Five questions from D-backs CEO Derrick Hall entering the offseason

Sep 27, 2018, 1:41 PM | Updated: 3:07 pm

(AP Photo/Ross D. Franklin)...

(AP Photo/Ross D. Franklin)

(AP Photo/Ross D. Franklin)

A team that once seemed bound for October baseball, the Arizona Diamondbacks are days away from entering the offseason season early.

Unable to make the playoffs in back-to-back years, a feat they haven’t achieved since 2001-02, president and CEO Derrick Hall needs to find answers.

Hall was asked what questions he would present to general manager Mike Hazen and manager Torey Lovullo as they sit down for offseason discussions during his 98.7 FM Arizona’s Sports Station’s Doug and Wolf Show appearance Thursday.

The questions revolve around this Hall statement: “First and foremost, we have to figure out why we did not make the playoffs after being in first place all year.

1. “Why wasn’t the consistency there?”

“We made the moves at the deadline, we increased our payroll, started the season with the highest payroll in our history and increased it above that,” Hall said.

The team’s $159.47 million total salary far and away exceeded that of 2016, which was $116.50 million.

It was bolstered by midseason acquisitions including Clay Buchholz, Jon Jay, Eduardo Escobar, Brad Ziegler, Jake Diekman and Matt Andriese.

“(We were) trying to improve this team in an area that we thought was really one of our strengths with the bullpen … Why did that not come to fruition at the end? Did we overtax them?” he asked.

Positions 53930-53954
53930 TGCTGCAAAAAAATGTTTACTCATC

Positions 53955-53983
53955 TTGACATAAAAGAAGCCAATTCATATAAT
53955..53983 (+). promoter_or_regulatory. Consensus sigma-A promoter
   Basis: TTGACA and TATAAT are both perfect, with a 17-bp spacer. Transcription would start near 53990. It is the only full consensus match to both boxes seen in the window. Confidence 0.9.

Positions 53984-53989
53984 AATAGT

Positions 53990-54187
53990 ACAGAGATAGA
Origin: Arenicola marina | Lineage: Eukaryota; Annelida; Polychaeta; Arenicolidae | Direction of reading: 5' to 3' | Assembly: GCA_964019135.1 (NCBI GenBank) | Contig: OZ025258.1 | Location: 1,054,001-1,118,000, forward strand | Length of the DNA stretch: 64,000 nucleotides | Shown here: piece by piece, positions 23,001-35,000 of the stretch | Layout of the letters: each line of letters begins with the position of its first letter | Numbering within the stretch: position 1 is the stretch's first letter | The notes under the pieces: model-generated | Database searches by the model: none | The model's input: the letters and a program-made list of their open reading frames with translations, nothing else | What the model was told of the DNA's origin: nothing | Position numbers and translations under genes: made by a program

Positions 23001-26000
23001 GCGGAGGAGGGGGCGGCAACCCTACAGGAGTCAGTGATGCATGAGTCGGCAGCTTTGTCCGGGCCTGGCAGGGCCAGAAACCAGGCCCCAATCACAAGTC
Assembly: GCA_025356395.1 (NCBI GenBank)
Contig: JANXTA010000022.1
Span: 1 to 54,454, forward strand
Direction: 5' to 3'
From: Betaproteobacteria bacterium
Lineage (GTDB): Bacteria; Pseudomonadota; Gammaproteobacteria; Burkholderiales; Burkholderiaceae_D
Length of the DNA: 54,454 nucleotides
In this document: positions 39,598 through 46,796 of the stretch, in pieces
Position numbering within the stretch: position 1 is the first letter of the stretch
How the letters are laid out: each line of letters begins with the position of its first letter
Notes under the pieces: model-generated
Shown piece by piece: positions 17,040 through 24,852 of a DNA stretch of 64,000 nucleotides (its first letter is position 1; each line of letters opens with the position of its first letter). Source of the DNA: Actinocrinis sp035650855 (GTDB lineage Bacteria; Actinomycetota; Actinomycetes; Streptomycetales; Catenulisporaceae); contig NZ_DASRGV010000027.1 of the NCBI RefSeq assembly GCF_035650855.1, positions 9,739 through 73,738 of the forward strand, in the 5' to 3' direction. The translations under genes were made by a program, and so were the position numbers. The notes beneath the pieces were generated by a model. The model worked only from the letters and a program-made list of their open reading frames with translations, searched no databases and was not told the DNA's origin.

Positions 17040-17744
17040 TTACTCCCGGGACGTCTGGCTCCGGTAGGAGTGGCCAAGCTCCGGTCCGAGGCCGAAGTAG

The struggles of the bullpen have been no secret. The team was 19-29 in one-run games and had a 6.02 ERA with seven losses in September alone.

But the inconsistency was not only in regards to the bullpen. The offense struggled to give pitchers any breathing room, and that wasn’t just at the end of the season. As ArizonaSports columnist and radio host Dan Bickley said in a July column:

“They make hitting look impossible. They turn every month into an adventure.”

At that time, Arizona’s bullpen was one of the most reliable in the league and went into the All-Star break with the third-best relief pitcher ERA in the majors (2.85).

The pen survived May, when the offense scored three runs or fewer 18 times. It helped them play .500 ball or better in June and July.

Maybe the bullpen was outperforming its own talents through half the year. Maybe it was overexerted.

Hall and the staff will have to figure out where the blame lies and how to fix it.

2. “Looking at our rotation, how does that look? How will it look in the future?”

There are two major starting rotation questions entering the offseason.

First off, Patrick Corbin is expected to get serious attention in free agency. Left-handed pitchers come at a premium, and Corbin’s WAR of 6.1 entering Thursday was fourth-best among pitchers, behind only Jacob deGrom and former Cy Young winners Max Scherzer and Justin Verlander.

His 3.23 ERA was 17th in the majors and third-best among left-handed pitchers as of Thursday.

In early September, Zach Buchanan of The Athletic wondered if Corbin was headed toward a $100 million contract, which would be especially difficult for the D-backs to match with $34.5 million going to Zack Greinke next season.

As Arizona looks for ways to retain its All-Star pitcher, it has to look at another who pitched like an All-Star: Clay Buchholz.